Timothy Bradford (Faculty)
When Timothy Bradford Jr. was a small child, he thought farmers had magical powers.
“I watched my dad plant seeds in the ground, and then a few days later crops would emerge,” Bradford remembers. “From that point on, I became enamored with how plants grow – how that tall plant can come from this small seed.”
That childlike wonder parlayed into a passion for agricultural education.
Bradford grew up in agricultural family. His father, Timothy Bradford, Sr., taught agriculture in high schools and vocational centers for 23 years. Both men now farm the family land in Isola, a small town in the heart of the Mississippi Delta. They grow mostly butterbeans, peas and watermelons on land that’s been in the Bradford family for 150 years.
The younger Bradford’s fascination with farming led him to follow in his father’s footsteps to a career in agricultural education. He teaches as a plant and soil sciences instructor in the new precision agriculture certificate program in Mississippi State’s College of Agriculture and Life Sciences.
At age 17, Bradford began working for the U.S. Department of Agriculture spending summers traveling as a soil scientist to places like Wyoming, Florida and Pennsylvania. After graduating from Hinds Community College with an associate’s degree, he came to MSU where he completed bachelor’s, master’s and doctoral degrees all focused on some aspect of agriculture.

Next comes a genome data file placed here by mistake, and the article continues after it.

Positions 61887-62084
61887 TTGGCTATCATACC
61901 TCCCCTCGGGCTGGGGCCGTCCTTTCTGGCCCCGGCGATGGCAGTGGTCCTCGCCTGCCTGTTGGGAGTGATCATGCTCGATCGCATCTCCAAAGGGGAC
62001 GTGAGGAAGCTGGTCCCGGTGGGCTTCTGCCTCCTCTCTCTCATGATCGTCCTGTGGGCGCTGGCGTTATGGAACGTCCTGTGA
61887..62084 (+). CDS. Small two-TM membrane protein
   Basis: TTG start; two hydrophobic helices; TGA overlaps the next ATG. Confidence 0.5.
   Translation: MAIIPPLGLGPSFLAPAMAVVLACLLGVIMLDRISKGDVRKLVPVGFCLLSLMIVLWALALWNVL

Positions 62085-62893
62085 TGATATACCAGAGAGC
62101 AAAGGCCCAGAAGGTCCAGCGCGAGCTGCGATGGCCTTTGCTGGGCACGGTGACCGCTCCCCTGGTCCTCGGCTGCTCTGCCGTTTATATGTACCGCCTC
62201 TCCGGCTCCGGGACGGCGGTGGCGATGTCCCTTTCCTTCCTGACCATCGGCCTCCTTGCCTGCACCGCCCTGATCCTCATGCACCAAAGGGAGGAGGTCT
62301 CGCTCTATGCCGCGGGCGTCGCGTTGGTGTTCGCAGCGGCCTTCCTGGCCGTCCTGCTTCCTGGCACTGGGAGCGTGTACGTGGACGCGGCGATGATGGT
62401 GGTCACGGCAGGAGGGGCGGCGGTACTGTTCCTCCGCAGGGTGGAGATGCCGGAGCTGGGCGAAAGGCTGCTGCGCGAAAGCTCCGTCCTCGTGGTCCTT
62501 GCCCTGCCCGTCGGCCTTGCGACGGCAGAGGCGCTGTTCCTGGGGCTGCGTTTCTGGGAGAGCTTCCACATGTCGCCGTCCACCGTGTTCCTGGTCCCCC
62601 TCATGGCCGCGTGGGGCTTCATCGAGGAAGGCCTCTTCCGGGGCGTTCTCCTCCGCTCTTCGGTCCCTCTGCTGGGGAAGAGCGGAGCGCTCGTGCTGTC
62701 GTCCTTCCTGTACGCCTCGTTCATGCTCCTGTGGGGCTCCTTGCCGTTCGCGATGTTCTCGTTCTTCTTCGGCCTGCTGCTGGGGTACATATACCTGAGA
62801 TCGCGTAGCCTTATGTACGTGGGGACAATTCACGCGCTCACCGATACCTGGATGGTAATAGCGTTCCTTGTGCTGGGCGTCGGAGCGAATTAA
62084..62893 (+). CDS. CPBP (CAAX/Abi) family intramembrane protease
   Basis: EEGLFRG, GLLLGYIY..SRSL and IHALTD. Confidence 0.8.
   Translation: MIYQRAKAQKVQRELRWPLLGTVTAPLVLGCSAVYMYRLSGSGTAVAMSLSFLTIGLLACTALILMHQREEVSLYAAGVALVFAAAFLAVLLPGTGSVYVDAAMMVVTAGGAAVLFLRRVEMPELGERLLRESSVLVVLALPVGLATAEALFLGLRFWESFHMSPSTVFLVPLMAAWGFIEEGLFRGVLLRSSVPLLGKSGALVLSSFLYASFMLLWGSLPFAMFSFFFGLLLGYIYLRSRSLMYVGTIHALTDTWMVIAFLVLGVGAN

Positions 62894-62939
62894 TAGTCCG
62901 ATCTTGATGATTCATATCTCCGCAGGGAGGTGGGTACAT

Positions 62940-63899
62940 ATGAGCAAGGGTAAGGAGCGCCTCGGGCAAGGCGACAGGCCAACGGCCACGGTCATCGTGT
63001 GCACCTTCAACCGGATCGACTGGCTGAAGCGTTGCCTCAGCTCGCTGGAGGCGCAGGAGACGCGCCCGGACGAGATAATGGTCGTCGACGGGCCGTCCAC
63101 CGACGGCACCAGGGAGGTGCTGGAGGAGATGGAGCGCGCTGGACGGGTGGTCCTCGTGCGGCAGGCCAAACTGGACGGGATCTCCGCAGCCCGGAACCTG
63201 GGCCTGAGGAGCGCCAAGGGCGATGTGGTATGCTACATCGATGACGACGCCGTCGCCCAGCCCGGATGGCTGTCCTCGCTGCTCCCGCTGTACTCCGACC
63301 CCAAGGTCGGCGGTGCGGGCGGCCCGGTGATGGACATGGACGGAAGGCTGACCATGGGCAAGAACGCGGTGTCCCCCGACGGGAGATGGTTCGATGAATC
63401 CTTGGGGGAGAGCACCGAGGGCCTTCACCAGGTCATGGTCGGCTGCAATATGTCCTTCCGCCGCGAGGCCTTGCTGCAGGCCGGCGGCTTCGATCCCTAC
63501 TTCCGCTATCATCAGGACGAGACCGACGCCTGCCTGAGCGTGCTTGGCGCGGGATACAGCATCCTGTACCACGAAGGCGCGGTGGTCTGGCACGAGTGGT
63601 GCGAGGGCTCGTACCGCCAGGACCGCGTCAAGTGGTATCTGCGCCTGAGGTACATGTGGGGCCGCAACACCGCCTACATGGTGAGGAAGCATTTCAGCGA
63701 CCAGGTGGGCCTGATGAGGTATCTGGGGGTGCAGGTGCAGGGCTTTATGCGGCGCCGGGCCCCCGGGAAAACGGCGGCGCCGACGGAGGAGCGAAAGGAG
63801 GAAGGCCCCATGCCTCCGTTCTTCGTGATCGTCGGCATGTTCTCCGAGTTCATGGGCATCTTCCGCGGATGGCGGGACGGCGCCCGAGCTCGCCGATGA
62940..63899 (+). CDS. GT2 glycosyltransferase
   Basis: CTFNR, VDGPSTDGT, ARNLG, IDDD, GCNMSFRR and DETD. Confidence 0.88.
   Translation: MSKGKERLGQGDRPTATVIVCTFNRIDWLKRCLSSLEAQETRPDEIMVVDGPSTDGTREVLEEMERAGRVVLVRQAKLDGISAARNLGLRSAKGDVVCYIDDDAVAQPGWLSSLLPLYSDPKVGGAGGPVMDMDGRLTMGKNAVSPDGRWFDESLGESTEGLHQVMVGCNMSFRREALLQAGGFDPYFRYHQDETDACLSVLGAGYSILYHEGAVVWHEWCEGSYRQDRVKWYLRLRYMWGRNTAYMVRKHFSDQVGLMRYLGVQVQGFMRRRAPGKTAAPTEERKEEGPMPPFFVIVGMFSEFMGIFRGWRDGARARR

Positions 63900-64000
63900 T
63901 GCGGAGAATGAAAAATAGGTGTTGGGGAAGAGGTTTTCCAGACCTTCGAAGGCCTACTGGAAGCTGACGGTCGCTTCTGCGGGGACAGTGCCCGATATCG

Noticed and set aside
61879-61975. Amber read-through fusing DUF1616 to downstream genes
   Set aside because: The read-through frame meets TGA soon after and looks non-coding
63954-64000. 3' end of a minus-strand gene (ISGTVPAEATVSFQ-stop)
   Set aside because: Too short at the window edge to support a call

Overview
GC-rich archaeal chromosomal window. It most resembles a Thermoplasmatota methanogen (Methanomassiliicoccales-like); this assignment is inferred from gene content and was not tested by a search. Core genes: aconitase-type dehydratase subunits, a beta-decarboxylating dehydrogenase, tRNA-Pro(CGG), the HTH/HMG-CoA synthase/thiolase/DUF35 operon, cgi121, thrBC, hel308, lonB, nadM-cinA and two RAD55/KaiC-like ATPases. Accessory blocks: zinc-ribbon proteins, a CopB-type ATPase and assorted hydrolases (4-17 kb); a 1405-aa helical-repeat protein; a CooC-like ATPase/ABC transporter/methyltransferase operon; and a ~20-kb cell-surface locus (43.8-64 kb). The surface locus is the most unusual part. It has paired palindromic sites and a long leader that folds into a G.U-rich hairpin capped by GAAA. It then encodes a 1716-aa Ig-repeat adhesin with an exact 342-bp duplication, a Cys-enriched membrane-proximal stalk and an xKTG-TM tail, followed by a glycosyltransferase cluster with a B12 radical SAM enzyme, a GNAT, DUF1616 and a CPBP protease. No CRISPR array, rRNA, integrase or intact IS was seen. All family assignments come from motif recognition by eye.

His Ph.D. work brought his passion for teaching ag to the foreground. For his dissertation, he evaluated how students best learn agronomy. He worked with students across three high schools, separating the students into two groups with one group receiving lecture only and the other having classes outside and growing crops in a high tunnel.
“Students who had access to the high tunnel scored at least 12 points higher overall than the group that received the lecture only,” he says, adding that the higher-scoring students also started a garden club.
Bradford brings that hands-on approach into the lab at MSU.
“Precision ag is decision ag. It’s about trying to quantify the unseen. In the lab, we practice evaluating all of the unknowns in any given field with the end goal of making the best decisions possible for each specific scenario,” he says. “My teaching goal is to provide students with real-world experience in precision ag that enables them to think critically and have the confidence and skill set to apply different concepts of precision ag in actual field settings.”